Protecting the Heart of the Marimba

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Marimba One takes steps to protect Rosewood.

Ron Samuels with Rosewood in Central America

Ron Samuels with Rosewood in Central America

“When you hold a piece of Honduras Rosewood in your hand, you can really feel its power." Ron Samuels, Marimba One

At the heart of a marimba one™ marimba is the Honduras Rosewood Keyboard. The richly colored and faintly aromatic rosewood is universally known for its beauty, durability and sound quality. It is the most resonant wood in the world.

However, Honduras Rosewood is an endangered species, with illegal poaching and overharvesting driving it closer to extinction each day. Rosewood is the world’s most illegally trafficked wild product, mainly due to demand from the hardwood furniture industry. A 2016 analysis by the United Nations Office on Drugs and Crime reveals that Rosewood makes up 35% of all illegal seizures by value.

Traditionally, instrument makers buy their rosewood from dealers, but then all instrument makers have to compete for the same wood. It was around 2008 when Samuels realized that he would have to take drastic action if he wanted to have enough high-quality rosewood to continue making his world-class marimbas long into the future.

“I knew it was time to take a road unchartered,” Samuels said. In a leap of faith, he got on a plane to Central America where, after following multiple leads, he made contact with the Mayan community. It took Samuels two days to make the trip, but at last he found the remote village on the outskirts of a jungle rich with rosewood.

Samuels worked closely with his contacts in the Mayan village to maximize the lumber from each log. He sent a new band saw mill along with over 100 band saw blades to Central America. It took several years and countless trips, but at last he got the mill up and running.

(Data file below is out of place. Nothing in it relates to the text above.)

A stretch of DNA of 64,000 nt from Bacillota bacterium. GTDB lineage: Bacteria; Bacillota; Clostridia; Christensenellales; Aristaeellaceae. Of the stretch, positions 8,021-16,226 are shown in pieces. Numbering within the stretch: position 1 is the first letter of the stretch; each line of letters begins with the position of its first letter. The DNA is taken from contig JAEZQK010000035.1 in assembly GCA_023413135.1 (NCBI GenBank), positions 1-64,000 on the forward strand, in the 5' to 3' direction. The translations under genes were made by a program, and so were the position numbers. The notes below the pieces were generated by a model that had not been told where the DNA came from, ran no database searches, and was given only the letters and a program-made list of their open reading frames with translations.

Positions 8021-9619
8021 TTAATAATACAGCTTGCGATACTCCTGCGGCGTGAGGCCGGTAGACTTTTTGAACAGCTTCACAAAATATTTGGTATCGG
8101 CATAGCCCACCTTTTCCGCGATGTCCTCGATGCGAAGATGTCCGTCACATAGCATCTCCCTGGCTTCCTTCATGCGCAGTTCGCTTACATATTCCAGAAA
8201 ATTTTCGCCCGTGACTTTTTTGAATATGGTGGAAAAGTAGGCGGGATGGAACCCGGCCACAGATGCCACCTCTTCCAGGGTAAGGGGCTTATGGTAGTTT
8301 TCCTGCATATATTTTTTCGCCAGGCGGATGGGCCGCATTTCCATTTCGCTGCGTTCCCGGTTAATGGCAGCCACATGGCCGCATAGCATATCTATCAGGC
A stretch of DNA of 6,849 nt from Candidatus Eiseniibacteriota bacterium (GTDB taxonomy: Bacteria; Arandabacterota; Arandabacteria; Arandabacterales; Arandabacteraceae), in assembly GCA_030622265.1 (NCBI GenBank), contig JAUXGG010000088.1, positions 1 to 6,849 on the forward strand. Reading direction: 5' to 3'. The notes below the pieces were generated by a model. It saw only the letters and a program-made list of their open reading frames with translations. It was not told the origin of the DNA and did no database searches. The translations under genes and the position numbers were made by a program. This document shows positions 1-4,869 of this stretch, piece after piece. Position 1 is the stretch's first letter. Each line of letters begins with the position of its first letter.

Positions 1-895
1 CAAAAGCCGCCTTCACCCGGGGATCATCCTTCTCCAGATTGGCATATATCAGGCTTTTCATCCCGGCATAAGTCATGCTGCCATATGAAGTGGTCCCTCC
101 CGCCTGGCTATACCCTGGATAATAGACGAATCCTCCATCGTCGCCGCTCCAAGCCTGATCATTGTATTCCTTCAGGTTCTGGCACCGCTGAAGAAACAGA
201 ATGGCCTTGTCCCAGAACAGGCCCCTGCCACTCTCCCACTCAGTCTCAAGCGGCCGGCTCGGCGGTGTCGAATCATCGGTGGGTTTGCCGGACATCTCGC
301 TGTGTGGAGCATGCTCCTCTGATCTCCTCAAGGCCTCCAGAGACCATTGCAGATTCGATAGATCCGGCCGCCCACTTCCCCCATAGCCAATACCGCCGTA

Now, marimba one™ has enough rosewood to make marimbas for the next ten years. Samuels and his master tuners still make the journey to Central America each time a new order of rosewood is completed. They personally examine each piece of rosewood for sound quality and grain configuration before it comes back to the U.S. Ron and his team have hand-inspected each piece of rosewood ever purchased by marimba one™.

Rosewood grows in Central and South America, Africa, and Asia and is endangered on all of these continents. In order to combat this danger, products made with rosewood are protected under the Convention on International Trade in Endangered Species of Wild Fauna and Flora (CITES) appendix II, as of January 2017.

This means that it is necessary to have documentation that proves that the rosewood was 100% legally procured from forest to factory. All of marimba one™’s rosewood has been legally obtained and can be shipped worldwide.
Sustainable practices also protect the environment. At one of the marimba one™’s mills, trees are selectively cut on a 30-year rotation. Only the rosewood trees that are 10” and larger in diameter are allowed to be cut. This means that in 30 years’ time, marimba one™ will be able to use the trees that will have grown up. At another marimba one™ mill, each rosewood tree that is cut is replaced by fourteen young trees which will be re-planted in the jungle so that the rosewood population is able to regenerate.

“When you hold a piece of Honduras Rosewood in your hand, you can really feel its power,” Samuels said. “Working with such amazing wood is a big responsibility. You never want to rush the tuning of a piece of rosewood; it is the tuner’s responsibility to individually understand each piece of rosewood and unlock its most musical voice.”

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Nicole Riggs
Marimba One
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Marimba One
since: 08/2009
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